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Students Compete to Develop Innovative Ways to Feed Future Cities
Science, technology, engineering and math (STEM) programs have been extolled in the U.S. in recent years because American students consistently rank lower in math and science than their counterparts in other developed countries. DiscoverE, a non-profit dedicated to promoting the field of engineering, has received national attention for its efforts to encourage U.S. students to pursue engineering.
One of the ways DiscoverE encourages students to pursue engineering is through its annual Future City Competition, in which middle school students from around the U.S. compete to design cities of the future. The winners of the national competition were announced yesterday.
There were 37 regional final competitions which took place in January. First-place winners from each regional competition advanced to the Future City Competition National Finals in Washington, D.C., which took place from Feb. 14-18. Finalists presented their ideas before a panel of judges that included some of the country's top tech leaders, NASA executives and representatives of the Army Corps of Engineers.
Every year, the non-profit encourages all students, even those who are not the math and science types, to participate. Forty thousand middle schoolers from 1,350 schools worked on their design projects from September until January. The annual challenge is one of the nation's leading engineering programs, and this year, the competition's theme is Feeding Future Cities.
"Experts predict that by the year 2030 nearly all of the world’s population growth will be concentrated in urban areas," said Future City. "At the same time, the Earth’s arable land may no longer be sufficient to produce enough food for the planet’s growing population." Given how unsustainable industrial-scale agriculture is, the Future City Competition challenged this year's students to find solutions to today's pressing agricultural problems.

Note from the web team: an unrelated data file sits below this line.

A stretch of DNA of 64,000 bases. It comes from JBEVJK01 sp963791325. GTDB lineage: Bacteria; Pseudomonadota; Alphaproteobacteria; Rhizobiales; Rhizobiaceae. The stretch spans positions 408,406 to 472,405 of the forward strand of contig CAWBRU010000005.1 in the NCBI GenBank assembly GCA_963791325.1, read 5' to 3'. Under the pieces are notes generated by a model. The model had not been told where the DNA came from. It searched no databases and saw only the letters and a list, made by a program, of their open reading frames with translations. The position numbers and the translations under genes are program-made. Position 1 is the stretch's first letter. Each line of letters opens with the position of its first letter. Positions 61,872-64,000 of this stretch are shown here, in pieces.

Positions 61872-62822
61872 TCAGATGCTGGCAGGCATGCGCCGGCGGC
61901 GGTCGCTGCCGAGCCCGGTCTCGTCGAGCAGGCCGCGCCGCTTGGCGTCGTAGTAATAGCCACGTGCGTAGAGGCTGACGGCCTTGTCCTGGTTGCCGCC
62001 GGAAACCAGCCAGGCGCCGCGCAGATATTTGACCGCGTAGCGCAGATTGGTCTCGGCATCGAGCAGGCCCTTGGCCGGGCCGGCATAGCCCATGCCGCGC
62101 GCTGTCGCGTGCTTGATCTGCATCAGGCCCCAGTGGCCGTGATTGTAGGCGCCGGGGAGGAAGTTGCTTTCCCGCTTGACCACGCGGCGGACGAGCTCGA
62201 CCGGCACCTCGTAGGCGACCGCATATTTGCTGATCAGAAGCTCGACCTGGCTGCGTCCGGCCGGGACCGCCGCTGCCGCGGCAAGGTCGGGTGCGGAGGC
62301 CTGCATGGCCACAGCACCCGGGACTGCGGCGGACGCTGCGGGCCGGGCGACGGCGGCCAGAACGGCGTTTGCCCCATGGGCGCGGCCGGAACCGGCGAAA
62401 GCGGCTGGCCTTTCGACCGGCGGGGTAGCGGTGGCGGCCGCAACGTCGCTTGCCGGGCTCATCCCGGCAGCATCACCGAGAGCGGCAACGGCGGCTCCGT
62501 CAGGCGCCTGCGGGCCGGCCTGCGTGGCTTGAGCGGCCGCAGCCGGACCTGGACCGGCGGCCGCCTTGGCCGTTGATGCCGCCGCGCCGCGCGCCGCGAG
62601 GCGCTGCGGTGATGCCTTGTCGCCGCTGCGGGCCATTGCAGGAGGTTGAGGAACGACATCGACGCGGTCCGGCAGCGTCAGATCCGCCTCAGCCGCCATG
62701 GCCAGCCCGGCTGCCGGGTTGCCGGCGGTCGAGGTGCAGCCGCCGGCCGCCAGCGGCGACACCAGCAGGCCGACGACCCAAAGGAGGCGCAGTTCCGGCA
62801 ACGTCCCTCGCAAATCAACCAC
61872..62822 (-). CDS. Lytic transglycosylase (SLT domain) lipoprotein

This year's theme encouraged students "to explore today’s urban agriculture, from aeroponic systems for roof top farms to recycled gray water to the sustainability-driven farm-to-table movement, and develop a futuristic solution to growing crops within the confines of their city," DiscoverE said.
The students, who formed teams and received help from an educator and an engineer mentor, designed a virtual city using SimCity software. They researched existing urban farms and wrote an essay describing their solution to feeding their city. Students then built "a tabletop scale model of their city using recycled materials on a budget of $100 or less and wrote a brief narrative promoting their city," according to DiscoverE.
St. John Lutheran School in Rochester, Michigan, placed first for the second year in a row. Second place went to West Ridge Middle School from Austin, Texas. Academy for Science and Foreign Language from Huntsville, Alabama took third place. HEART of Science Cooperative from Rockwall, Texas took fourth, and Queen of Angels Regional Catholic School in Philadelphia took fifth.
The top five winners received scholarship money for their school's STEM program and the first-place team received a trip to the U.S. Space Camp in Huntsville, Alabama. There were also winners in two dozen categories, including "Best Use of Renewable Energy," "Most Sustainable Buildings" and "Best Management of Water Resources."
This year, the host at the Future City finals was aerospace engineer and TV personality Deysi Melgar, a young woman who hails from Mexico. She was a contestant in a similar engineering competition when she was in high school and has gone on to be a leader in a field that remains dominated by men.
Future City has been very successful in reaching out to girls and underserved students. Forty-six percent of participants this year were girls and 33 percent of participating schools had 50 percent or more of their students enrolled in the reduced or free lunch program.
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Colorado River Has Lost 1.5 Billion Tons of Water to the Climate Crisis, 'Severe Water Shortages' May Follow